he timing of this gig was hilarious. Allergy season. My roommate and I were driving through Redhook a day or so before the job was going to start, and the air was filled with tufts of white blooms floating along in pleasant magic. The world had just let loose the largest amount of pollen it would all year. And I’ve got hayfever (allergic rhinitis) like nobody’s business. It’s bad. And once it hits, it lingers. Everything from the neck up pulses congested and the inside of my face itches. I like to say: “I’m not allergic to dogs, I’m just allergic to earth.” So I’m a wreck the first day I head into my booth to do this. Sneezy, nasally, hitting m’s with my entire head. In order to do this project, I came up with a daily regimen of Benadryl, sudafed and neo-synephrine. I’m also no stranger to the put-your-face-in-front-of-a-steaming-kettle technique. Neo-synephrine is actually a tool I’m going to keep on hand all the time. It’s a nasal spray that instantly and effectively clears up congestion. It’s a perfect solution if you’re heading into the booth and are little stuffed up and sounding nasally. But use it sparingly. If …
ad a great session last week at Nutmeg Post. The session was a pick up for a spot that I recorded two summers ago. It’s an internal video for YouTube that’s running on the Google campus. So I’ve never been able to actually see it. Some of the info in the spot has changed in the past 1.5 years, so I went in to re record some of the lines that changed. It was my first session in NYC and was awesome to be back in the studio. Such a good feeling. So much fun. Laying it down and jiving with the client. This one was through ISDN: Integrated Services Digital Network, which is a technological infrastructure that lets you transmit voice and data at once. So that the client and talent can be on opposite sides of the country, and the client can hear what the talent sounds like through the mic and communicate with them in real time. So I get set up by John, the engineer at Nutmeg – cool guy, works on making mash ups in his spare time, like Depeche Mode vs Nine Inch Nails – and then get connected with everyone else over in …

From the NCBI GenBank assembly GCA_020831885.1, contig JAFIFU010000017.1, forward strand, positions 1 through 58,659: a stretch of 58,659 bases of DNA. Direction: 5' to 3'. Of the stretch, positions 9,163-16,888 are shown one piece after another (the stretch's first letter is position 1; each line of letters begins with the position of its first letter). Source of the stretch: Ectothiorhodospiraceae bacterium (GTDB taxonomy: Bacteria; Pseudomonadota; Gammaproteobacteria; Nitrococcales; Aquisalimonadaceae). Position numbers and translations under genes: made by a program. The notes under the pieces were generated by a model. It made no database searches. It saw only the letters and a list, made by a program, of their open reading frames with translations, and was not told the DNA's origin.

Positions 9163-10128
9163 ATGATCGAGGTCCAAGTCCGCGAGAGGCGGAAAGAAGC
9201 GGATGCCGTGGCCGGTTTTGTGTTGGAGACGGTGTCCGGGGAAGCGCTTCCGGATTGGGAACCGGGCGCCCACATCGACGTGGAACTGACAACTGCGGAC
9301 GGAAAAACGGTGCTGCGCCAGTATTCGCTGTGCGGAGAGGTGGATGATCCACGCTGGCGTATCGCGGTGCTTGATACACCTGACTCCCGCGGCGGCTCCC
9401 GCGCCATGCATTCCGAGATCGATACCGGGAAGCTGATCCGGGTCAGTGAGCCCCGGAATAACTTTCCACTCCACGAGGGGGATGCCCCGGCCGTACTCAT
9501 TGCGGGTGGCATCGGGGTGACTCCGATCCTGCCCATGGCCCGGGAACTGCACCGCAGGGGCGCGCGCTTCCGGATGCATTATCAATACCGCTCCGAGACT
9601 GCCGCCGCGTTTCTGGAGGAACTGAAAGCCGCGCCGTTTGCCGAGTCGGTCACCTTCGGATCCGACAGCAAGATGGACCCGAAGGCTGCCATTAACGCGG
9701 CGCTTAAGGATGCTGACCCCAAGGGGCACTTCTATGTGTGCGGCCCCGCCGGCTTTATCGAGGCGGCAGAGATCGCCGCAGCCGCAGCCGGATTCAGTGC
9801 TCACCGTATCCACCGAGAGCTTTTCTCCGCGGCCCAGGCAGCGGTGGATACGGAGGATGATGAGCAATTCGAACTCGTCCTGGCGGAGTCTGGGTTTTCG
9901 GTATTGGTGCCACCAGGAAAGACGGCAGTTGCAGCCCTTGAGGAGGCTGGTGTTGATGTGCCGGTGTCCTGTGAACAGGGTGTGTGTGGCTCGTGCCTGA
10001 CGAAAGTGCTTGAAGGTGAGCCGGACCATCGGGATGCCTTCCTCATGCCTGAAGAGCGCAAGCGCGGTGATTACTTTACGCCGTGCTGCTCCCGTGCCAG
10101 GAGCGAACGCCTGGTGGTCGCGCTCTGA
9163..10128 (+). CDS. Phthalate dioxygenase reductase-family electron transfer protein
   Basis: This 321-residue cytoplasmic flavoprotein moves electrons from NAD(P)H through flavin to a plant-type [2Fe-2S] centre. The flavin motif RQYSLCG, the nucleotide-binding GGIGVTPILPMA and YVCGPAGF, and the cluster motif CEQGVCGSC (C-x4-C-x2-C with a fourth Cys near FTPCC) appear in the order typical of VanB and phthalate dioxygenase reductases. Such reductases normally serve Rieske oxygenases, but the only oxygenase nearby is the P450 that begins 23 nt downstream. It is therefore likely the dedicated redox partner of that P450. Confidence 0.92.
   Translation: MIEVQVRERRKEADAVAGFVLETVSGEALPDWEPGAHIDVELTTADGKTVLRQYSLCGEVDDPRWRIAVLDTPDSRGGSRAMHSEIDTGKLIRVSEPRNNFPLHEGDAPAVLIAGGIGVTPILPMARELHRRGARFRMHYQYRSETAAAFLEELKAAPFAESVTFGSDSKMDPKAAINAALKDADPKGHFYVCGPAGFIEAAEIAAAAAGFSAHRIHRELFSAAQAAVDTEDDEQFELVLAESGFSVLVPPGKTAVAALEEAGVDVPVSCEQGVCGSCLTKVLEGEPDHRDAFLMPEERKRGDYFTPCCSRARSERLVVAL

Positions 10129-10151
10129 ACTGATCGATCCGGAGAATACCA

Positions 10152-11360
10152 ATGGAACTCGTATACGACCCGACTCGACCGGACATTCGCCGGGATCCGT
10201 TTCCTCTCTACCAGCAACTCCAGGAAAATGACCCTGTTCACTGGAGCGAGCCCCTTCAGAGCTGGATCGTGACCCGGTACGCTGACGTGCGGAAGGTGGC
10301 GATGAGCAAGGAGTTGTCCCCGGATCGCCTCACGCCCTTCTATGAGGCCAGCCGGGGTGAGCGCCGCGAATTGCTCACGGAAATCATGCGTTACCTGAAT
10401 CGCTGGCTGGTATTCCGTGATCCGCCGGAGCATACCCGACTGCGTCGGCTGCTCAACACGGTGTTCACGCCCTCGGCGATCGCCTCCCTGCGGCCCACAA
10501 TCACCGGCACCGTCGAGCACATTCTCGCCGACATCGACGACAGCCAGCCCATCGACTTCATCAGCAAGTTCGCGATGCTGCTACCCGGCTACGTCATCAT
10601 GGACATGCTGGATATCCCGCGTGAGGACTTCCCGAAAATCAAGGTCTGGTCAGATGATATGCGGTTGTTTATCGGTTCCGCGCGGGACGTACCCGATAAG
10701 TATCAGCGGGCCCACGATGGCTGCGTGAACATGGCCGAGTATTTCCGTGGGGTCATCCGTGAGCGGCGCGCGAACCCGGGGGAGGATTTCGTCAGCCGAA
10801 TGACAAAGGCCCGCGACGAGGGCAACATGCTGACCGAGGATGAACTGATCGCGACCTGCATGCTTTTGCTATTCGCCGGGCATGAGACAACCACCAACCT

am excited to announce that I voice the IVR system for the new Beats Music App. The app officially launches on January 21st, and is getting a lot of good press right now. It’s a new music streaming service aiming to compete with the likes of Spotify and Rhapsody, but with playlists curated by folks in the music business. Helmed by Dr. Dre, Jimmy lovine and Trent Reznor (I’m a big Trent Reznor fan), I’ve got a good feeling about it. And they’ve got me on the back end of their IVR system, so if you ever call their 800-number, that’s me. I had a blast at the recording session with Mikael Johnston, a billboard top ten charting producer, having worked on tracks from The Crystal Method, Lily Allen and Enrique Iglesias. You can check out the IVR by calling the Beats Support Center at 1-800-442-4000. When prompted by the first dude, press “2”
oicing this spot was so much fun. First off, Sonic Zen Records, where we recorded 2 of the 3 sessions, is super laid back and Charlie Wilson, the engineer and owner, is super chill. Even when he has to catch a plane to Seattle right after a session, he’s on point. The direction from Jane Morgan and Aaron Barry from Studio B Films was incredible. They rocked. They’re the reason this spot is where it is. Which is to say: they’re why it’s dope. This one spanned 3 separate sessions. So there was a lot of time to refine. By the third session, I was in the pocket before I got in the booth.
hanks to virtuous players who recorded themselves playing the Crooked Man and the Crooked Cat, I’ve got a montage here of my work in the game. Parn, the Crooked Cat, is the Crooked Man’s devout ne’er-do-well, Humpty Dumpty is a glutinous evil demon who eats children. Watching the gameplay footage to put this together, I have to say, I would dig this game. From Blue Tea Games, Cursery: The Crooked Man and the Crooked Cat. If you wanna check it out, you can grab it here.
- Page 1 of 2